Writer: Lauren Beukes (#8-13), Bill Willingham (#14) | Art: Inaki Miranda (#8-13, finishes #14), Barry Kitson (#14) | Colors: Eva de la Cruz (#8-13), Andrew Dalhouse (#14)
Rapunzel lives one of the most regimented lives in Fabletown, forced to maintain her rapidly growing hair lest her storybook origins be revealed. But when word of her long-lost children surface, she races across the sea to find them – and a former lover.
Collects: Fairest #8-14
Ever since I bought Fables Deluxe Vol.1, I have been in love with Willingham’s fantasy series (and everything connected to it). Then Fairest started in 2011, and I found a new comic addiction. This second collection collects award-winning-author Lauren Beukes’s run on the series handling writing duties. And it’s absolutely superb.
[NB: There are some slight spoilers in the review!]
Very strong start, as we are introduced to the key players – Rapunzel and her four-times-a-day hairdresser (it grows at a frightening rate). A flock of origami cranes comes crashing through her window, with a cryptic message about her kids… Nobody believes her children survived childbirth, but she’s always maintained that they have, and is determined to find out what is going on. So, with the help of the Fables’ most flexibly-moral character, Jack, she heads off to Japan. Along the way, and across the book, we get snippets of Rapunzel’s past, pre-Fabletown life. As far as I can tell, this is set a little bit before the main Fables storyline kicks in.
It has an extremely strong opening chapter/issue, and by the end of that chapter, it was already one of the best-written comics I’ve read in a long while. Beukes definitely has the skill for writing both award-winning novels and damned fine comics. She keeps things fresh, while also remaining true to Fables creator Willingham’s sensibilities and tone (sort-of – I haven’t read anything else in the series that leans more towards horror…). The whole story is great, featuring Asian Fables, some pretty inspired creations and interpretations, a dash of horror.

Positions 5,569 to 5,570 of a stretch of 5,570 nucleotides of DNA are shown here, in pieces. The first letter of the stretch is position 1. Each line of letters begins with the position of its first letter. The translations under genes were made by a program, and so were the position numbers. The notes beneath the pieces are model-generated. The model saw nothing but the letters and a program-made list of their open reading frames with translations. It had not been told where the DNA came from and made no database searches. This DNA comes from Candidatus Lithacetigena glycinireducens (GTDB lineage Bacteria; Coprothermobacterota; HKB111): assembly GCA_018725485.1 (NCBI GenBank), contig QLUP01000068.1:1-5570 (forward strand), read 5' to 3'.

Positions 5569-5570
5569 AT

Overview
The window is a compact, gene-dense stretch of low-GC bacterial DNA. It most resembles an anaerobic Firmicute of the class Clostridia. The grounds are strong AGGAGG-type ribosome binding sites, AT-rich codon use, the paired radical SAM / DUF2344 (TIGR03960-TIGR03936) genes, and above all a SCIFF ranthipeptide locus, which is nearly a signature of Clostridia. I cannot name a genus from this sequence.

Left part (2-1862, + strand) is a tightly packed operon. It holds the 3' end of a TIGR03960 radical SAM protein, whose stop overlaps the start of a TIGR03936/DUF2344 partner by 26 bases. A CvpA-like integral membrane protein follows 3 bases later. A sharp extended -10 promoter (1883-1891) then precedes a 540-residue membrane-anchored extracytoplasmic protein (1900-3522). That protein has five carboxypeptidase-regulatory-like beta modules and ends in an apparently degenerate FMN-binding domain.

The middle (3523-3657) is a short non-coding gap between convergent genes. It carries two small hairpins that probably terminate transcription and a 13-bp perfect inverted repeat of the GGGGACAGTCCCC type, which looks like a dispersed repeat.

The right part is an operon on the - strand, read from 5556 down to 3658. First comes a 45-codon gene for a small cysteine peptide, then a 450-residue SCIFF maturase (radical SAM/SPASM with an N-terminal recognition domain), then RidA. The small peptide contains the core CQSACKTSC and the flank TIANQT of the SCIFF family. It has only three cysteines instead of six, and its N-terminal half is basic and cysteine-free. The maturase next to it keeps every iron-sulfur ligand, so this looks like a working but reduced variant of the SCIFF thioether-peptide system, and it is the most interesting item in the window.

The artwork throughout is wonderful – it is sharp, vivid, detailed, and utterly eye-catching. And the bezoars! The artwork connected to them… Yikes! Some of the visuals were reminiscent of Japanese/Asian horror movies, actually. Damned creepy. Beukes writes wonderful characters, and the art team does a wonderful job of bringing them to life on the page. It is, like volume one, a beautiful comic to look at, too.
With excellent pacing, engaging and interesting characters, a blend of fantasy, horror and historical story-telling, and a bitter-sweet ending, “Hidden Kingdom” is quite brilliant. It has everything I want in a comic.
The book includes a stand-alone tale at the end, written by Willingham. It’s kind of fun, actually. It’s more on the bizarre/weird side, focusing on the non-human Fables. Princess Alder (a dryad/tree nymph) is having a bit of difficulty settling in to life at the Farm – she has rather more liberal relationship mores, for example, which has got some of the male Fables all excited and exploitative. Reynard the Fox decides to show her that not all men are pigs, and they go on a date. They like each other a lot. But then, during the dinner, he makes a discovery and a mistake that he can’t move past… The story is an amusing side-bar to the main Fables story, and comes complete with an ominous post-script. (Nefarious things, they are afoot!)
Overall, another great volume set in the expanding Fables universe. Very highly recommended. This is easily one of my favourite comic series, and Beukes’s story is one of my favourites. I really hope she’s asked back to write more in the future.
Fairest #8-14 Covers, by Adam Hughes
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